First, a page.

Confessions of a Shopaholic (2008)

Rated: PG for some mild language and thematic elements.
Length: 104 minutes
Grade: D+B-BD=C-
Budget: Possibly $70 million
Box Office: $111 million (44 U.S., 57 Intl., 10 DVD)

Written by: Tim Firth (G-Force, Calendar Girls, and Blackball), Kayla Alpert (TV only), and Tracey Jackson (her first effort) based on the books by Sophie Kinsella.
Directed by: PJ Hogan (Dark Shadows, Peter Pan, and My Best Friend’s Wedding)
Starring: Isla Fisher, Hugh Dancy, Krysten Ritter, Joan Cusack, John Goodman, John Lithgow, and Kristin Scott Thomas.

A young girl who wants to write for a fashion magazine winds up writing articles on financial common sense for a finance magazine in spite of living a secret life as a financial fool addicted to shopping.

Entertainment Value: D+
Flakey, implausible, and not particularly funny. I like Isla Fisher, and Joan Cusack used to be my gold standard for movies that would be entertaining, but I don’t know what’s happened lately. I mostly found myself wishing this ridiculous movie would be over. The plot was beyond absurd, especially with this credit collection guy who keeps hounding her. And everyone in the movie just seems implausibly foolish. I guess I was also bothered by a movie that seemed to want to help girls not be like this wound up being so much fun that I worry it has no effect at all.

Superficial Content: B-
Drugs/Alcohol B, Sex/Nudity B, Violence A-, Language B-, Illegality BOkay, one major issue here is the prominence of lying, which is a constant throughout the movie. Also, although I think the movie is actually properly rated PG, I was very disappointed by the inclusion of several expressions that just didn’t need to be in there. Phrases like where to stick something and the B-word. Things which might even pass on network television, but seemed so unnecessary in this movie. Also, there are several scenes with alcohol and some drunkenness. PG is right, although I really disliked the language I would say maybe PG-10 if only for drunkenness and language. Why didn’t they shoot for G or at least go PG without any language issues?

Significant Content: B
Credit cards are fun in the beginning but dreadful in the fine print. Shopping does make you happy, but only for a while. Lying only pays off for awhile. Friendship is about honesty and being there for someone. Debt collectors are scoundrels. Fashion magazines cultivate unhealthy desire for things you can’t afford.

Artistic/Thought Value: D
Like, it was so totally superficial. Like, I just couldn’t take any of it seriously. Like, seriously, what’s a girl to do? And besides, it’s not like she killed anyone or anything. I know, right? So, despite my enthusiasm for what I think the main message here was, the presentation of it actually undermined its impact in my opinion. And I hope I’m not ruining anything here, but precisely because everything works itself out in the end, what lesson is really learned?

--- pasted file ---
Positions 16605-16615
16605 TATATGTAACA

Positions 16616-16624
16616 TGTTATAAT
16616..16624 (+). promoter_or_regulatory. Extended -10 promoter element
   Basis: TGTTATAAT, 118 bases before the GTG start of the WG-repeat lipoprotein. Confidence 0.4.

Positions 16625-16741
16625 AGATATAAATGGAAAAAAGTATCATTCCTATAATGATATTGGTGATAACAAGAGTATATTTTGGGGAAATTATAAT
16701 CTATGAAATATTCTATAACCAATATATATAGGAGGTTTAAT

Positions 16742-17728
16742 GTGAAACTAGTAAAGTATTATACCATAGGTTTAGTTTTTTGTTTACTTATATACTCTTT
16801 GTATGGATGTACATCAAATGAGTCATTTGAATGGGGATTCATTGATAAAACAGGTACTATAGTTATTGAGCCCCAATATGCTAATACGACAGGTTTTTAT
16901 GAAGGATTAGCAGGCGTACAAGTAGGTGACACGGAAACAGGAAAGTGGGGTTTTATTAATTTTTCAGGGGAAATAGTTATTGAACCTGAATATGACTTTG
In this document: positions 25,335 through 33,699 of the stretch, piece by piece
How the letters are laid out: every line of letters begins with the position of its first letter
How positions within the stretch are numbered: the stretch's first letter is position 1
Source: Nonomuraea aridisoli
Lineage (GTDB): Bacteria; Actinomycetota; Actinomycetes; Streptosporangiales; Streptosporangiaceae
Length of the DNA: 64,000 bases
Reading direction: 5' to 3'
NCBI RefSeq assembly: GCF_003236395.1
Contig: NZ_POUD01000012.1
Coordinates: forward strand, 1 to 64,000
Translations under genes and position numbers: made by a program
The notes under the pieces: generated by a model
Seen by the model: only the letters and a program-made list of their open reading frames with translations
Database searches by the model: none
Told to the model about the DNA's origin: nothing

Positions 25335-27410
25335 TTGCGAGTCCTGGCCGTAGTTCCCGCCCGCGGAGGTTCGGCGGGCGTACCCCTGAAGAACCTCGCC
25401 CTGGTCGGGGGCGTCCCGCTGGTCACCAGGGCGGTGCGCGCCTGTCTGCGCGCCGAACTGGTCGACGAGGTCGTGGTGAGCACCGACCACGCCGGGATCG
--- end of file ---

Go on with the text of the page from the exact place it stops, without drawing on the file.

Discussion Questions:
~Rebecca says in the beginning, “A man will never treat you as well as a store. You can’t return him if you’re dissatisfied, and he always smells good.” What do you think of this comparison? Do you think some women commit a sort of adultery against their husbands with shopping? Is there an emotional compulsion to shopping? Are fashion magazines like pornography? Are retail stores strip clubs?
~Does Rebecca learn the truth in the end? How do you know? Would you describe her as showing repentance?
~What do you think this movie is trying to say about fashion and shopping by having one of the greatest advocates of their world lying to people anytime she feels the need to get something she wants?
~Do you think this movie does an adequate job of deterring women from investing too much of themselves in shopping? How about warning them of the dangers of credit cards? Do you think women who have credit problems are inspired to change by this movie or reassured by the lighthearted manner of it? What about young girls who don’t yet have debt problems who see this?
~Do you think Rebecca suffers the full consequences of her choices in this movie?
~Given how she and other shopaholics react to sales, do you think it was ethically excellent of her to pay off her own debts by selling all of her possessions to other people at irresistible prices? If someone tries to declutter by having a garage sale, is that hypocritical?
~Are people who try to collect on bad debts immoral for using aggressive tactics or are they put in this position because of the delinquents who don’t pay their debts?
Is it immoral to live on debt?
~The Bible has abundant warnings about the dangers of money and loving money. Would you say Rebecca has an idolatry problem? What advice would you give her as a Christian?

Overall Grade: C-
I wasn’t very entertained, and I have serious doubts about the value of this movie, but maybe by discussing some of the issues afterward, good could come of watching it.

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